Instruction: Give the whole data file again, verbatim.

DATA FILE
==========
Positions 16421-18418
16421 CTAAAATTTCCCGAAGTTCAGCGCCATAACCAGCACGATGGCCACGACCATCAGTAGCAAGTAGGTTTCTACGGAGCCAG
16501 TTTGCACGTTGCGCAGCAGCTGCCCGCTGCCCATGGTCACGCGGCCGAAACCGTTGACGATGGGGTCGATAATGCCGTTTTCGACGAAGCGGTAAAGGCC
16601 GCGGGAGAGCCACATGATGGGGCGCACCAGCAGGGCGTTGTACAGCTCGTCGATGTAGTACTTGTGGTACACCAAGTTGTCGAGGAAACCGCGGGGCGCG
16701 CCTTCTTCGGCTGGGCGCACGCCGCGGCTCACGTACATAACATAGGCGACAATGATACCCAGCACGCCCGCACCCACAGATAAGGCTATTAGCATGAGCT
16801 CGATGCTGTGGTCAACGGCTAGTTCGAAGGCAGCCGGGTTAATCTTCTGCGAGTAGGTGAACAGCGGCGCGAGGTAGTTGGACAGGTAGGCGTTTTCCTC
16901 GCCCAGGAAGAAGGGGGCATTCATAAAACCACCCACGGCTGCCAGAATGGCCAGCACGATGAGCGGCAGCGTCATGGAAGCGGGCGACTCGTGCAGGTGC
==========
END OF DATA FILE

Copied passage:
Positions 16421-18418
16421 CTAAAATTTCCCGAAGTTCAGCGCCATAACCAGCACGATGGCCACGACCATCAGTAGCAAGTAGGTTTCTACGGAGCCAG
16501 TTTGCACGTTGCGCAGCAGCTGCCCGCTGCCCATGGTCACGCGGCCGAAACCGTTGACGATGGGGTCGATAATGCCGTTTTCGACGAAGCGGTAAAGGCC
16601 GCGGGAGAGCCACATGATGGGGCGCACCAGCAGGGCGTTGTACAGCTCGTCGATGTAGTACTTGTGGTACACCAAGTTGTCGAGGAAACCGCGGGGCGCG
16701 CCTTCTTCGGCTGGGCGCACGCCGCGGCTCACGTACATAACATAGGCGACAATGATACCCAGCACGCCCGCACCCACAGATAAGGCTATTAGCATGAGCT
16801 CGATGCTGTGGTCAACGGCTAGTTCGAAGGCAGCCGGGTTAATCTTCTGCGAGTAGGTGAACAGCGGCGCGAGGTAGTTGGACAGGTAGGCGTTTTCCTC
16901 GCCCAGGAAGAAGGGGGCATTCATAAAACCACCCACGGCTGCCAGAATGGCCAGCACGATGAGCGGCAGCGTCATGGAAGCGGGCGACTCGTGCAGGTGC